Earlier this month I went to a conference on legal translation in Lisbon, held at the Universidade Nova de Lisboa. I hadn’t been to a Tradulinguas conference before, and knew nothing about the company, so admit to being a little apprehensive about taking a leap into the relative unknown. What swayed me was that it offered a great opportunity to spend a few days brushing up on my Portuguese in Lisbon, as well as a chance to meet up with other translators specialising in law, including several I knew already.
The conference’s focus was very much international, with sessions delivered in English, Portuguese or French. The speakers were not afraid to be controversial and stimulate debate about legal translation at the coalface, including the background, skills, depth of knowledge, research methodology and/or qualifications a translator specialising in this area ‘should’ have. A key theme was the role of comparative law, since countries’ legal systems are rarely directly comparable, even if they follow the same legal tradition and use the same language.
I was both surprised and impressed at the strength of opinion expressed in the sessions. It was great to see so many attendees speak up, giving the sessions a lovely interactive feel. But I do wish that the sessions had kept more to a traditional ‘answers at the end’ format, as some speakers weren’t able to finish their presentations due to the sheer number of questions from the audience while they were in full flow.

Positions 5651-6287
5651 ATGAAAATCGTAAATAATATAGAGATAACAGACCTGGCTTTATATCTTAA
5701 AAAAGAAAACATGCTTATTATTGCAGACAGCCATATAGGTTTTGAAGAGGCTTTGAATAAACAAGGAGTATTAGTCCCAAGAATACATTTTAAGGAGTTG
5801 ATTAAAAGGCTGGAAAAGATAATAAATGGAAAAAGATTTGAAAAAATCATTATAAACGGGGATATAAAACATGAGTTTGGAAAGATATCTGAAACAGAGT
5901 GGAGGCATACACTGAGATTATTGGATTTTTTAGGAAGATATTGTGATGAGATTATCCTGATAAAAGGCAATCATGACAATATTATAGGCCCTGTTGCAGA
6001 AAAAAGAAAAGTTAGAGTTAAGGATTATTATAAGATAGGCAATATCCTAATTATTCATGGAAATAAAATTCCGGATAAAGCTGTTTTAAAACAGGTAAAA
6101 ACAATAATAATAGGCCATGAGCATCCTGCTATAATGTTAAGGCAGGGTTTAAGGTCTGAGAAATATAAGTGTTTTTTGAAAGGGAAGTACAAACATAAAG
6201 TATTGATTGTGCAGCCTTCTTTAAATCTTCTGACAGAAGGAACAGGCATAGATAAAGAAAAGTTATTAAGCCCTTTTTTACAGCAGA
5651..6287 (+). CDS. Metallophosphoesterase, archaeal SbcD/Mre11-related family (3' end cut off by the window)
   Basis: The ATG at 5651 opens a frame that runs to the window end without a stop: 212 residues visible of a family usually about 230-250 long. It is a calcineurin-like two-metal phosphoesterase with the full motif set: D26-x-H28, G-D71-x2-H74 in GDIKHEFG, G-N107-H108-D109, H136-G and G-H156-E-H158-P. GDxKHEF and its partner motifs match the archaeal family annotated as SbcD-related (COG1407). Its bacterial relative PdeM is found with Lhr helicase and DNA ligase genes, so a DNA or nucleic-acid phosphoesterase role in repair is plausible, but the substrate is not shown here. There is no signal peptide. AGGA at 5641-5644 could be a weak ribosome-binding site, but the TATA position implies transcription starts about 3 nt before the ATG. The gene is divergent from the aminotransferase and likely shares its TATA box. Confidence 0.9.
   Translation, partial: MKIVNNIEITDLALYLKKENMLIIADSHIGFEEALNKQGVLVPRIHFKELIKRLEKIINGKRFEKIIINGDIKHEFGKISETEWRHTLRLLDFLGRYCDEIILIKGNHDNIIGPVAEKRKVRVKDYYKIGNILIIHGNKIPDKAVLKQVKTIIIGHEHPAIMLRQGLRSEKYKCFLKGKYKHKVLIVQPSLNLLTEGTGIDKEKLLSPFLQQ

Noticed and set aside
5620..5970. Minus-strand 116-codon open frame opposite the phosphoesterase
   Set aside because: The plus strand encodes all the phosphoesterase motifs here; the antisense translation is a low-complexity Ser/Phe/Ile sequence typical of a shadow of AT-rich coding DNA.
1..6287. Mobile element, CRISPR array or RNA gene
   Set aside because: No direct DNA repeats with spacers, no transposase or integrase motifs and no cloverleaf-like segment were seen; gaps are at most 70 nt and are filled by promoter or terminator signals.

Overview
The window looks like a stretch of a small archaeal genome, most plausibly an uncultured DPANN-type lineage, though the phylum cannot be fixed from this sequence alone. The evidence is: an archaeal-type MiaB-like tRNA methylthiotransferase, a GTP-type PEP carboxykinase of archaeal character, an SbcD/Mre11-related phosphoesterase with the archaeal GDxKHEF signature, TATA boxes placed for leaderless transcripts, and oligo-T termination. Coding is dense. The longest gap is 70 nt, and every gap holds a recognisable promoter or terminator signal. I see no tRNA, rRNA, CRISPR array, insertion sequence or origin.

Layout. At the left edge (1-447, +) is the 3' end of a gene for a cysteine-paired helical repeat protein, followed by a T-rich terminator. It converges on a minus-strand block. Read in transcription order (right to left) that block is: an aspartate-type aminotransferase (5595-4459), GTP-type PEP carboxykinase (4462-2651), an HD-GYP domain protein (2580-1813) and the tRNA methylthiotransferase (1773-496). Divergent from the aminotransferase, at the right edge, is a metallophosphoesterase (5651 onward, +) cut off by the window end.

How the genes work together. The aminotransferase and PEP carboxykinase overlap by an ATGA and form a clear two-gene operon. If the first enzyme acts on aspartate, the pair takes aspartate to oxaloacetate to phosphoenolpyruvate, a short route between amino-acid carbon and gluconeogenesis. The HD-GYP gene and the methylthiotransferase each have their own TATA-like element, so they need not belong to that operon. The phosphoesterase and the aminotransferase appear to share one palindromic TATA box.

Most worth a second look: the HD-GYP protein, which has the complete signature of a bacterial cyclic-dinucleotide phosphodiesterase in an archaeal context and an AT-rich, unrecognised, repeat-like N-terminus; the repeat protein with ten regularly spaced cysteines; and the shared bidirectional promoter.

Highlights of the conference for me were:
– Ingemar Strandvick’s and Professor Klaus-Dieter Borchardt’s opening sessions on multilingual law-making and legal translation in the European Union and Community Law. Professor Borchardt’s publication ‘The ABC of European Union law’ is available from the Publications Office of the European Union.
– Dr Pommer’s session on comparative law and its quest for a legal ‘meta language’ to facilitate international cooperation and harmonisation: is law a global discourse? Comparability vs. translatability: does translation always have to mean equivalence?
– Ana Soares’s presentation (in Portuguese) on the Portuguese legal system compared with the legal system of England and Wales.
– Juliette Scott’s session on DIY corpora in legal translation – her ‘NIFTY’ approach.
– Véronique Sauron’s session on online resources for legal translators, and mostly importantly how to use them quickly and effectively, identifying reliable sources.
– Filipe Carrera’s interactive session on networking and what it really means. Filipe is clearly a highly experienced speaker and his session got the message across without being cheesy.
Oh, and the weather was fabulous! More information on the conference, including speaker bios and abstracts can be found here: http://www.tradulinguas.com/conf-juridica/
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